Very difficult hand to play John Curtice issues stark Brexit warning to Truss and Sunak

Boris Johnson receives perfect score for Brexit from Rishi Sunak

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The polling expert said Boris Johnson’s replacement needs to show Brexit has “brought some glorious renaissance”. But Sir John warned that in the current economic climate with the cost of living crisis it will be “very difficult to do” ahead of the next general election due in January 2025.

The professor of politics at the University of Strathclyde told Express.co.uk: “They need to try to persuade people that Brexit has brought some glorious renaissance.

“That becomes very difficult to do, not because the claim isn’t necessarily true, but in current circumstances it’s very difficult for changing your trading relationships to show through in the state of the economy.

“Even if you do start to deregulate and you think it’s going to make a difference, is it really going to turn the economy around between now and the next general election?

“That’s the kind of long-term change that’s not going to produce some immediate instant reaction. So very difficult hand to play.”

Sir John made the comments as he discussed the challenges facing Mr Johnson’s successor.

He said: “In hindsight, the biggest mistake the Tories made was to win in 2019. It’s a terrible legacy.

“It’s not their fault that Covid happened. It’s not their fault that Covid has had an enormous economic shock.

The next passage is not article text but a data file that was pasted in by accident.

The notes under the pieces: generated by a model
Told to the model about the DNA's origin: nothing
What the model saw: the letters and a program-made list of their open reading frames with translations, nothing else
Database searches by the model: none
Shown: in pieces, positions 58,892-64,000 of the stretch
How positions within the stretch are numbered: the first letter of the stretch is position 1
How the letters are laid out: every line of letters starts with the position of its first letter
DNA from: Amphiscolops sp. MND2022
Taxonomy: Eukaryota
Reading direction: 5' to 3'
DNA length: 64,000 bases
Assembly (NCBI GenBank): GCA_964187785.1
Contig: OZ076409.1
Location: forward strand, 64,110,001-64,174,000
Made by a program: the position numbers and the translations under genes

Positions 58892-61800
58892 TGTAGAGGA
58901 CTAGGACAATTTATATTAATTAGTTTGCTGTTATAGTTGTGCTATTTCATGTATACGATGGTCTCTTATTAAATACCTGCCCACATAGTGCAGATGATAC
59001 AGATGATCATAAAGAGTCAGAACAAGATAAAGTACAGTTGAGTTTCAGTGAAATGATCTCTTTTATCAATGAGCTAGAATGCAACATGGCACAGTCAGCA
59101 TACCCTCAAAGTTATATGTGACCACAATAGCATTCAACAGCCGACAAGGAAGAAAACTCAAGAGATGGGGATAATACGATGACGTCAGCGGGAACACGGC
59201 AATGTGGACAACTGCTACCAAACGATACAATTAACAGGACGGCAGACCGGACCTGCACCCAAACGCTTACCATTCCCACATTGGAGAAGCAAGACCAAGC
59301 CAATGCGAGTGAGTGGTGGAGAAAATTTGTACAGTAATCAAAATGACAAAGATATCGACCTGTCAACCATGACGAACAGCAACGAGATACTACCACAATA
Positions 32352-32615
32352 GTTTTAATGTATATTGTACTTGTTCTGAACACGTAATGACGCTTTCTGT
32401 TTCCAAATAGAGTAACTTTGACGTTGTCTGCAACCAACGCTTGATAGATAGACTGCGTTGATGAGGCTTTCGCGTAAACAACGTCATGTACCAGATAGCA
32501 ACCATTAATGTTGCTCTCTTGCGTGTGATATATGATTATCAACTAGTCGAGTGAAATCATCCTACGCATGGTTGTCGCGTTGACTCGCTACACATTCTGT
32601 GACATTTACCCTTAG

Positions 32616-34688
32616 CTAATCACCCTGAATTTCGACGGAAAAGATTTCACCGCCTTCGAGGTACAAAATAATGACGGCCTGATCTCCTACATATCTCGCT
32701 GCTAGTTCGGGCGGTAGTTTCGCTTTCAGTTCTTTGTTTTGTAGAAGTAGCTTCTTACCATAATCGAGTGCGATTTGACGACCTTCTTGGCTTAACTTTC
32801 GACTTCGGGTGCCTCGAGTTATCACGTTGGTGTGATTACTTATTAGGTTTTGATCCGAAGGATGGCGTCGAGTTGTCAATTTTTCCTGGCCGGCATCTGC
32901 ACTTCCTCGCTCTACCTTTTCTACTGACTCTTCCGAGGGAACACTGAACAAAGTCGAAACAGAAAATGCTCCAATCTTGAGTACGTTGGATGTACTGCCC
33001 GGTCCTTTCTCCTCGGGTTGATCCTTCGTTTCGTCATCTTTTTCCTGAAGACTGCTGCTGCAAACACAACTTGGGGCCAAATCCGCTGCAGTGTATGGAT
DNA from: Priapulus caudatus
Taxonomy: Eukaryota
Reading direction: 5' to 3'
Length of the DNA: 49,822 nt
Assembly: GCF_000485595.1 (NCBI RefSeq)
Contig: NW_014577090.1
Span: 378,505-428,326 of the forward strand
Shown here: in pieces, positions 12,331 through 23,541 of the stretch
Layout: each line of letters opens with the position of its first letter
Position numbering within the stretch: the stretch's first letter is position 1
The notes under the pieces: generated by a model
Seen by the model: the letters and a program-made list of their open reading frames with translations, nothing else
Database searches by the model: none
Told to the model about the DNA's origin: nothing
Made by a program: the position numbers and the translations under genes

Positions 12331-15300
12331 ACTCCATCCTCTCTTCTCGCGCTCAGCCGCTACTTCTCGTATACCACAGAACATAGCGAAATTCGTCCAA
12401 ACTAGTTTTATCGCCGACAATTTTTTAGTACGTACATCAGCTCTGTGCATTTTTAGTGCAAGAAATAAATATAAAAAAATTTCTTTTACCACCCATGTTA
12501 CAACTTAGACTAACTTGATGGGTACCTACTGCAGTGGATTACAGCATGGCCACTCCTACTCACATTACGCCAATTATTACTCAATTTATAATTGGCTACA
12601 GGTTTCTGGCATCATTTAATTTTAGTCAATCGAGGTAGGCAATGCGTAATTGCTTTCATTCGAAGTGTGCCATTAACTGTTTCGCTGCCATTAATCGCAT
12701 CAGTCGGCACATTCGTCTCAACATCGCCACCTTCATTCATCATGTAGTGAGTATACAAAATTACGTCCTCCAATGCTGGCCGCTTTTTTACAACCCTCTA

“And we’re heading towards the biggest decline in living standards since 1945.

“It’s not their fault that the Russians decided to invade Ukraine.

“If you operate on the simple premise that it is very difficult for governments that preside over economic decline, even if that economic decline is nothing to do with them, to win the next general election.

“Just look what happened to Labour in the wake of the financial crisis of 2008/09.

“And actually the impact on living standards of the current cost of living crisis look as though it is going to be significantly bigger.

“So it’s just a terrible legacy and the big question that will face whichever takes it is they’ve got two years to try to turn things around.”

The Foreign Secretary and the former Chancellor are going head to head in hustings across the country this summer taking questions from Tory members who will decide who gets the keys to No 10 in September.

Key points of contention are likely to be Brexit, tax, spending, immigration, identity politics, defence, climate change and the NHS.

Hustings kicked off on Wednesday and there will be a total of 12 events before voting closes on September 2.

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